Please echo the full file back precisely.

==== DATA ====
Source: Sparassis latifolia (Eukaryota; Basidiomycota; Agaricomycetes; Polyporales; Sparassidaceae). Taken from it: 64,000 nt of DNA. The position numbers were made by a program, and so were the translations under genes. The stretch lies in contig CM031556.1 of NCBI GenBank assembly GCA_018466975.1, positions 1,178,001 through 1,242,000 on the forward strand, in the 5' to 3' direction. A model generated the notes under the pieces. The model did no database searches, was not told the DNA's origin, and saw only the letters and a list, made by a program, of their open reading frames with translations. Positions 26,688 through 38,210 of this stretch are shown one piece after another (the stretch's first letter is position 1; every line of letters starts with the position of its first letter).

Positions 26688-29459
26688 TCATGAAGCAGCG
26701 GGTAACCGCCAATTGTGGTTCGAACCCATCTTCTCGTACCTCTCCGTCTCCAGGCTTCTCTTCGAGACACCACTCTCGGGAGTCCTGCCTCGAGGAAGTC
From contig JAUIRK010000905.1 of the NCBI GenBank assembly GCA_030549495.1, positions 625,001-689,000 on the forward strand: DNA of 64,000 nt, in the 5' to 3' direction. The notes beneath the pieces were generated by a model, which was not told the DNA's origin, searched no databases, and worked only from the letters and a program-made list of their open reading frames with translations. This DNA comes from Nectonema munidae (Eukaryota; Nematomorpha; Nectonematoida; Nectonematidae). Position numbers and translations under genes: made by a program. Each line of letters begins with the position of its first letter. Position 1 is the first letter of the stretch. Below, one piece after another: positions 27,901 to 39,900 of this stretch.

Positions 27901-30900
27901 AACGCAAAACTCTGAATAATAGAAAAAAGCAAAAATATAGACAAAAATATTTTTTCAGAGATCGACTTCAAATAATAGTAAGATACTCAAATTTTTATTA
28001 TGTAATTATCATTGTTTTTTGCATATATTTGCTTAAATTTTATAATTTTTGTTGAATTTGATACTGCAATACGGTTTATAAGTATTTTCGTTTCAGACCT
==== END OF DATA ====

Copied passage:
Source: Sparassis latifolia (Eukaryota; Basidiomycota; Agaricomycetes; Polyporales; Sparassidaceae). Taken from it: 64,000 nt of DNA. The position numbers were made by a program, and so were the translations under genes. The stretch lies in contig CM031556.1 of NCBI GenBank assembly GCA_018466975.1, positions 1,178,001 through 1,242,000 on the forward strand, in the 5' to 3' direction. A model generated the notes under the pieces. The model did no database searches, was not told the DNA's origin, and saw only the letters and a list, made by a program, of their open reading frames with translations. Positions 26,688 through 38,210 of this stretch are shown one piece after another (the stretch's first letter is position 1; every line of letters starts with the position of its first letter).

Positions 26688-29459
26688 TCATGAAGCAGCG
26701 GGTAACCGCCAATTGTGGTTCGAACCCATCTTCTCGTACCTCTCCGTCTCCAGGCTTCTCTTCGAGACACCACTCTCGGGAGTCCTGCCTCGAGGAAGTC
From contig JAUIRK010000905.1 of the NCBI GenBank assembly GCA_030549495.1, positions 625,001-689,000 on the forward strand: DNA of 64,000 nt, in the 5' to 3' direction. The notes beneath the pieces were generated by a model, which was not told the DNA's origin, searched no databases, and worked only from the letters and a program-made list of their open reading frames with translations. This DNA comes from Nectonema munidae (Eukaryota; Nematomorpha; Nectonematoida; Nectonematidae). Position numbers and translations under genes: made by a program. Each line of letters begins with the position of its first letter. Position 1 is the first letter of the stretch. Below, one piece after another: positions 27,901 to 39,900 of this stretch.

Positions 27901-30900
27901 AACGCAAAACTCTGAATAATAGAAAAAAGCAAAAATATAGACAAAAATATTTTTTCAGAGATCGACTTCAAATAATAGTAAGATACTCAAATTTTTATTA
28001 TGTAATTATCATTGTTTTTTGCATATATTTGCTTAAATTTTATAATTTTTGTTGAATTTGATACTGCAATACGGTTTATAAGTATTTTCGTTTCAGACCT